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Perspective ARTICLE

Front. Psychol., 07 September 2018 | https://doi.org/10.3389/fpsyg.2018.01686

Exploiting Language Variation to Better Understand the Cognitive Consequences of Bilingualism

  • Department of Psychology, University of California, Riverside, Riverside, CA, United States

Within the past decade, there has been an explosion of research investigating the cognitive consequences of bilingualism. However, a controversy has arisen specifically involving research claiming a “bilingual advantage” in executive function. In this brief review, we re-examine the nature of the “bilingual advantage” and suggest three themes for future research. First, there must be a theoretical account of how specific variation in language experience impacts aspects of executive function and domain general cognition. Second, efforts toward adequately characterizing the participants tested will be critical to interpreting results. Finally, designing studies that employ converging analytical approaches and sensitive methodologies will be important to advance our knowledge of the dynamics between bilingual language experience and cognition.

Introduction

A key tenet in research design is parsimony: to design studies that are as simple as possible. However, complex questions and designs are sometimes oversimplified, more so than parsimony requires. For example, the psychological and language sciences have traditionally looked for unifying principles across groups of people, which has led to questions such as “are bilinguals better at cognitive control than monolinguals?" However, this approach leads to group-level analyses with little regard for meaningful variation within each group. Rather than treating variation within groups as noise, perhaps we should start by studying that variation. Investigating individual differences is not new in the field of Psychology (e.g., Tyler, 1947; Anastasi, 1958), but consistently applying such an approach may provide clarity to the recent controversy about bilingual benefits (Paap and Greenberg, 2013; Paap, 2014; de Bruin et al., 2015; Valian, 2015; von Bastian et al., 2016; but see Baum and Titone, 2014; Fricke et al., in press) and bring about a more nuanced approach to the field. For instance, in much of the published literature on bilingualism, it is difficult to disentangle true null results from those arising from methodological constraints or inadequate comparisons (for a review, see Laine and Lehtonen, in press). This paper identifies three key themes to guide future research in the field. Specifically, we focus on re-examining the notion of the “bilingual advantage," how we report participant characteristics, and how we might modify research methods and analytical approaches to better account for variability. In particular, we advocate for embracing variability and examining individual differences in bilingual experiences to better understand the cognitive and linguistic consequences of bilingualism. These suggestions take a multidimensional approach on language and have implications for all language researchers.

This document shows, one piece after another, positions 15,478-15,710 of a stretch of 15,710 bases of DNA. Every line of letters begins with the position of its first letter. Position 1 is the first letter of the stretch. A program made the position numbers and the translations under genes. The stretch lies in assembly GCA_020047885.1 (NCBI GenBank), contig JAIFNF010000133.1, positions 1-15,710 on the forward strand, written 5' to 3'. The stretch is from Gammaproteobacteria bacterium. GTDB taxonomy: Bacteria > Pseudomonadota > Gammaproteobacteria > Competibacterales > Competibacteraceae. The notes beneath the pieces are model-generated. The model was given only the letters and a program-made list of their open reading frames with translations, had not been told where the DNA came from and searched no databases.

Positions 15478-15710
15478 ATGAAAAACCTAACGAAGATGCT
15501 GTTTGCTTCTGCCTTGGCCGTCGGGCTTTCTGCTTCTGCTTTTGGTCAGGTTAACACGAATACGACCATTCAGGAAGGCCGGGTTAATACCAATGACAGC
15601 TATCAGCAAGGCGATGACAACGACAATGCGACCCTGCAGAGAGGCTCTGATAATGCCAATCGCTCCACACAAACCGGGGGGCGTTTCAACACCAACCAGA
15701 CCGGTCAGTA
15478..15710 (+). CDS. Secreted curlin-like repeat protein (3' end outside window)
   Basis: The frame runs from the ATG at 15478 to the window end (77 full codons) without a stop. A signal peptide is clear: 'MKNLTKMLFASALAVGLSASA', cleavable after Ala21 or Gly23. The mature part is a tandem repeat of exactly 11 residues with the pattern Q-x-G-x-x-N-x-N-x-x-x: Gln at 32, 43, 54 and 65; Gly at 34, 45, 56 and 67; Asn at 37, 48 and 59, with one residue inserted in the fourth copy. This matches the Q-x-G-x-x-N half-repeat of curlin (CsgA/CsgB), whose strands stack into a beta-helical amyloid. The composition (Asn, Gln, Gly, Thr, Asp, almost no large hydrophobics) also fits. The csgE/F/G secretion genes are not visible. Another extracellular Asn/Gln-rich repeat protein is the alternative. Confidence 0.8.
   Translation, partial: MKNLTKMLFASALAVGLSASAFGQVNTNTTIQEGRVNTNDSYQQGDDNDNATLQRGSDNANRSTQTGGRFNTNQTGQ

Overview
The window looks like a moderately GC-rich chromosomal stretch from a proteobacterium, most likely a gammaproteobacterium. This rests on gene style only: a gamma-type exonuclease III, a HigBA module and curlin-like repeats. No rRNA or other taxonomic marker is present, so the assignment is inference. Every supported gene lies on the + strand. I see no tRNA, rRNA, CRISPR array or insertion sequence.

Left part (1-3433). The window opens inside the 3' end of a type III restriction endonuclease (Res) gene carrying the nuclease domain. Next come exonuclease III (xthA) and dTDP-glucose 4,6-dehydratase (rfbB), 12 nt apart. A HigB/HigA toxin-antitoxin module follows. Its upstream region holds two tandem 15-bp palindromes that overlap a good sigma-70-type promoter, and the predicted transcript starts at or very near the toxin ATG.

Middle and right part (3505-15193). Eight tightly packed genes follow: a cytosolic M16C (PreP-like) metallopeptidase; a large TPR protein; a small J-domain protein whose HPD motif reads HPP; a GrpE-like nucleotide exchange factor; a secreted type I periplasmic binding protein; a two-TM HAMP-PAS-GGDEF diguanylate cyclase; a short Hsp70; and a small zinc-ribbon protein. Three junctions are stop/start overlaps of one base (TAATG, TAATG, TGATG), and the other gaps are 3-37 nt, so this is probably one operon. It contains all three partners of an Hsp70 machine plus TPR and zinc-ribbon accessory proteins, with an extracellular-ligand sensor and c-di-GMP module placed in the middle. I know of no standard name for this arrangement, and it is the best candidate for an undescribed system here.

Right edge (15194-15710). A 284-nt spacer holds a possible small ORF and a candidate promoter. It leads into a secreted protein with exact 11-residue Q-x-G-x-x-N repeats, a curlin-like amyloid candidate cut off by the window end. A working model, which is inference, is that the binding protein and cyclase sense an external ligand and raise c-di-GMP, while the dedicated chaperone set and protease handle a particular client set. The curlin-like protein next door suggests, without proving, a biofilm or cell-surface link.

On the “Bilingual Advantage”

The “bilingual advantage” was a phrase first used to describe a result in which bilinguals out-performed monolinguals on tasks of cognitive control, and this advantage was theorized to be driven by the bilinguals’ constant need to manage competition from each language (Bialystok, 2001; Bialystok et al., 2004). This result sparked interest in the potential cognitive benefits of bilingualism, motivating studies that compared bilinguals and monolinguals on tasks of cognitive control (e.g., Costa et al., 2008; Poarch and van Hell, 2012). Although an increasing number of studies examined speakers in varied locations, of varied ages, and with varied tasks, the underlying theory remained largely unchanged and did not grow to encompass how variation may impact outcomes. As a result, research addressing the “bilingual advantage” became dichotomized, both in the experimental groups tested (monolinguals vs. bilinguals) and in the possible outcomes (bilingual advantage vs. no advantage). As such, an expectation that bilingualism would have a main effect on cognitive control performance became commonplace. Dichotomizing the groups tested and the possible outcomes has created controversy whenever studies do not demonstrate advantages for bilinguals relative to monolinguals. However, the problem with this logic is that bilingualism is a multidimensional construct (Luk and Bialystok, 2013), and as such, cannot be treated as a categorical variable. To overcome the controversy surrounding the bilingual advantage, it will be important to understand the mechanisms by which aspects of bilingual language experience (e.g., proficiency, literacy, age of acquisition) give rise to cognitive adaptations.